What I’ve learned about parenting in my short two-plus-year tenure, is that everything is a phase, and some last longer than others. When my son was still an infant, laying still was a nice phase — he stayed where we put him. But that was replaced by rolling, and we had to be much more careful on the changing table. Then came crawling, which led us to need to put soft cushiony stick-ons on the corners of our furniture. Very quickly he started to climb up on things, and suddenly we needed to move what seemed like the majority of the things we kept in the living room over to the closed spare room. Then came walking and the ability to open doors, which extended the retreat.
As these phases have progressed, it has become clear that usually it would be so much easier from the parents’ perspective to maintain the status quo (with some obvious exceptions — goodbye forever teething, and good riddance to pre-sleep training days). I began to understand the claims I used to get of “I miss my kid at that age” I’d get in the supermarket while desperately trying to support a blobby baby’s neck and head. But at the same time, you can’t go backwards. You want your child to do well, and to support him as he learns. So on you go.
The diaper phase is not one I imagined I’d be sorry to see end. While I’ve gotten more adept at it, changing diapers is gross. And I won’t soon forget the various ill-timed poop-splosions that have interrupted otherwise peaceful mornings, afternoons, and nights. But usually, the diaper does its work and does it well. I’m realizing as I go on walks with my son that I have no idea where the public bathrooms are. It hasn’t been necessary. Meandering along the bike path, gallivanting around Look Park, even walking around in downtown Northampton, if there was a split-second need for a bathroom, I’d be at a loss. And as for the occasional trips we take, we’re happy to have diapers both in the car and when we visit friends’ houses.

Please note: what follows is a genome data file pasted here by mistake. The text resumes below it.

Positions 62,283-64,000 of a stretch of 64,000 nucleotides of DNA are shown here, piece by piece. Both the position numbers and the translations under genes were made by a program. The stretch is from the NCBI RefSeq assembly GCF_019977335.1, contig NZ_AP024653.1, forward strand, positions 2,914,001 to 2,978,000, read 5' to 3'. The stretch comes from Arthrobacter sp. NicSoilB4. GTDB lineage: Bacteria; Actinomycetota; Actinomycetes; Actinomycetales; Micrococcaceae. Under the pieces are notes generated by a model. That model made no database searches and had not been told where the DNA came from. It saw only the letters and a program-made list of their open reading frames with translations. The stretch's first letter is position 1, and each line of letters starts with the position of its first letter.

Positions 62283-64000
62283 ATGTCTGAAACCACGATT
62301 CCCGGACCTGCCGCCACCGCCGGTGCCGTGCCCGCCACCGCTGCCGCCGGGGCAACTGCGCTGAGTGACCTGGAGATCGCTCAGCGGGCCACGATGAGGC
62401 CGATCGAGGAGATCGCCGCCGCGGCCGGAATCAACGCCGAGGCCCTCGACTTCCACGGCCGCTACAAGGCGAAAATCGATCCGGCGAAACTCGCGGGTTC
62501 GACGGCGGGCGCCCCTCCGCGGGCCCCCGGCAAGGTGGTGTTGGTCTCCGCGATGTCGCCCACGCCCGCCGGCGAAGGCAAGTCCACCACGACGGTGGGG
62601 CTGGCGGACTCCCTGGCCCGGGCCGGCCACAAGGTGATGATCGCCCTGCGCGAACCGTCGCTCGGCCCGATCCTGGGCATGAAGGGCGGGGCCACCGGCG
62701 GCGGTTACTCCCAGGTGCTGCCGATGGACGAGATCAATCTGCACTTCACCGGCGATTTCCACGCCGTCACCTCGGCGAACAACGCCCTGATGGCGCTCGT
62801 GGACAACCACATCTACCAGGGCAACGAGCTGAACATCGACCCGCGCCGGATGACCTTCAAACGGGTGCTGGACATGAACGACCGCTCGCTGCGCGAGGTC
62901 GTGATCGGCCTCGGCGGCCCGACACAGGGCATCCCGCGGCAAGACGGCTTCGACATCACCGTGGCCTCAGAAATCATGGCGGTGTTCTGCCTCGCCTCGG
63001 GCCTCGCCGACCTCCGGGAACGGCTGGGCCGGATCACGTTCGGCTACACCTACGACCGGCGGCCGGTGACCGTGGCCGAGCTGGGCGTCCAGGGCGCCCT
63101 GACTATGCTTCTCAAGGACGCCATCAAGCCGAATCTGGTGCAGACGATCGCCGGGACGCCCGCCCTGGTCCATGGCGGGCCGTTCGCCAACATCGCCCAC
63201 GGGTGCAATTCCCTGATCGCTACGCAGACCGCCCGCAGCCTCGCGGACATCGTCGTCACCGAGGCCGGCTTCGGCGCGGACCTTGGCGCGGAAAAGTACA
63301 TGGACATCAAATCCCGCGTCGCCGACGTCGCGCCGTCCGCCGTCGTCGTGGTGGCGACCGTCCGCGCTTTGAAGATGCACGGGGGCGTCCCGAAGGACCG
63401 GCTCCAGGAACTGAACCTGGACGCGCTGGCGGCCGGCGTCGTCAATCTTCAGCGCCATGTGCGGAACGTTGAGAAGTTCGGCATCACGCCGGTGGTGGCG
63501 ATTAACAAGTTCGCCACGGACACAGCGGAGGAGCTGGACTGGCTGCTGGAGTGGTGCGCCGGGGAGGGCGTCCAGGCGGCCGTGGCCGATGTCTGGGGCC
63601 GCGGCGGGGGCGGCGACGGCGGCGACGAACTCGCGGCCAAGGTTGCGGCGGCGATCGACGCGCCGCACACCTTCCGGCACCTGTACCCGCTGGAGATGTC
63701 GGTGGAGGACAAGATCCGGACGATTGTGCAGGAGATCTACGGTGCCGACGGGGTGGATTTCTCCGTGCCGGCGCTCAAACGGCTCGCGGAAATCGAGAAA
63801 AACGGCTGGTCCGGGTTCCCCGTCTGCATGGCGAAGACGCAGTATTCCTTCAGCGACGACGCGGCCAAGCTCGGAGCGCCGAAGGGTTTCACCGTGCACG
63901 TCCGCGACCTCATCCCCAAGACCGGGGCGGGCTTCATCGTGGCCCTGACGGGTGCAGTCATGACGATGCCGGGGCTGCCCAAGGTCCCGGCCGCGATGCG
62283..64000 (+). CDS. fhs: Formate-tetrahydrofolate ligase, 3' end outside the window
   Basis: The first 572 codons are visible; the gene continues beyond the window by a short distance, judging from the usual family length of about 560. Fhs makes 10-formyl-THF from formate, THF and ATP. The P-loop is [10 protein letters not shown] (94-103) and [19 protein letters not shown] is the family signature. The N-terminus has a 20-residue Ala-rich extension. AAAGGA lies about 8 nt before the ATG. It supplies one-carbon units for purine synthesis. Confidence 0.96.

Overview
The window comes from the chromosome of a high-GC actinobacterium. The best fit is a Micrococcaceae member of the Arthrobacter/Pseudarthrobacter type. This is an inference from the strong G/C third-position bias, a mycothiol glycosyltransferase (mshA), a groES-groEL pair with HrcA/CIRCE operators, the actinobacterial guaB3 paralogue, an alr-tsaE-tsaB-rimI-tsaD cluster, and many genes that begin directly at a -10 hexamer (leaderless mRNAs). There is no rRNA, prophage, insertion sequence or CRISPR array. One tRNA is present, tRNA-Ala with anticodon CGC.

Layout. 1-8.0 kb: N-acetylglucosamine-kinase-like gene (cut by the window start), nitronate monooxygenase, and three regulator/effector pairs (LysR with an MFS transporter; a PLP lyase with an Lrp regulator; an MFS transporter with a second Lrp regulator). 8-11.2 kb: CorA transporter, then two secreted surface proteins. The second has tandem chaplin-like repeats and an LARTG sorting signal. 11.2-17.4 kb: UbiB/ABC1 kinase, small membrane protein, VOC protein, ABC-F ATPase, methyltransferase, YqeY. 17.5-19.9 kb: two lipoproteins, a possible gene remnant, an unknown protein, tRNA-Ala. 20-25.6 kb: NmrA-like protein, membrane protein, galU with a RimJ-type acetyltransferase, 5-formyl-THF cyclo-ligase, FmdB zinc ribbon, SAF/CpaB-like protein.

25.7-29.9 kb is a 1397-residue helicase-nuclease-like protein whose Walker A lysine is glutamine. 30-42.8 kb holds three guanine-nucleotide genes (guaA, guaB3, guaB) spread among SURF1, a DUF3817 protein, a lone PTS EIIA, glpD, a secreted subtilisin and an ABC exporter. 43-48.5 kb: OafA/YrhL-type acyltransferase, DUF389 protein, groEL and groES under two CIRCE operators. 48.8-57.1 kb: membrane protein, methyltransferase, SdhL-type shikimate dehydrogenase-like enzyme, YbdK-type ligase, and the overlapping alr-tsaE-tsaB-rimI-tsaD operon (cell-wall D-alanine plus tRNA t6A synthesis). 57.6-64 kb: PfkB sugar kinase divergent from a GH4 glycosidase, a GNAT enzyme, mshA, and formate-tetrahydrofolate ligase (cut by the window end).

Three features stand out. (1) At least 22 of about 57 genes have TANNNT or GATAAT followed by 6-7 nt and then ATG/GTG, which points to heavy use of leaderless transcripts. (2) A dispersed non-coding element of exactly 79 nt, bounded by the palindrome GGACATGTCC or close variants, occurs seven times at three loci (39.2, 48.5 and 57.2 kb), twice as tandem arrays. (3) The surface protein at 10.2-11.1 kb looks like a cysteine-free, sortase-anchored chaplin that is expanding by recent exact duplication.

But the signs of the phase’s end are there. We do have a potty, and for months now it has sat next to the toilet with a stack of children’s books. We have him sit there occasionally, but we haven’t pressured him to do it too much. But he’s asking to sit there more. A few days ago, he surprised me by actually peeing into it.
Then, just last night as I’m writing this, came the moment that has all but convinced me it’s over and potty training is upon us. Following a challenging evening, I was looking forward to bath time, which he usually likes. But as I lifted him into the tub, he was screaming and flailing, and I had no idea why he didn’t want to get in. A moment later, he began to pee, and my heart sank. The screaming and flailing suddenly made sense. “Did you want to sit on the potty?” I asked. He said yes. I hadn’t understood, and had robbed him of what would have been the first time he had asked to go to the bathroom himself and successfully peed. We moved to the potty and he sat a while trying to pee again unsuccessfully before heading back to do the bath.
But moving on from this early failure, I expect there will rapidly be more and more opportunities to get this right. I told him I’d be better about asking if he wanted to use the potty, and encouraged him to tell me in words that’s what he wanted. Soon that diaper safety net will disappear and we’ll be risking pee in far worse places than a bathtub.
But we’re moving into a new phase, whether I’m ready or not.
Dave Eisenstadter can be reached at firstname.lastname@example.org.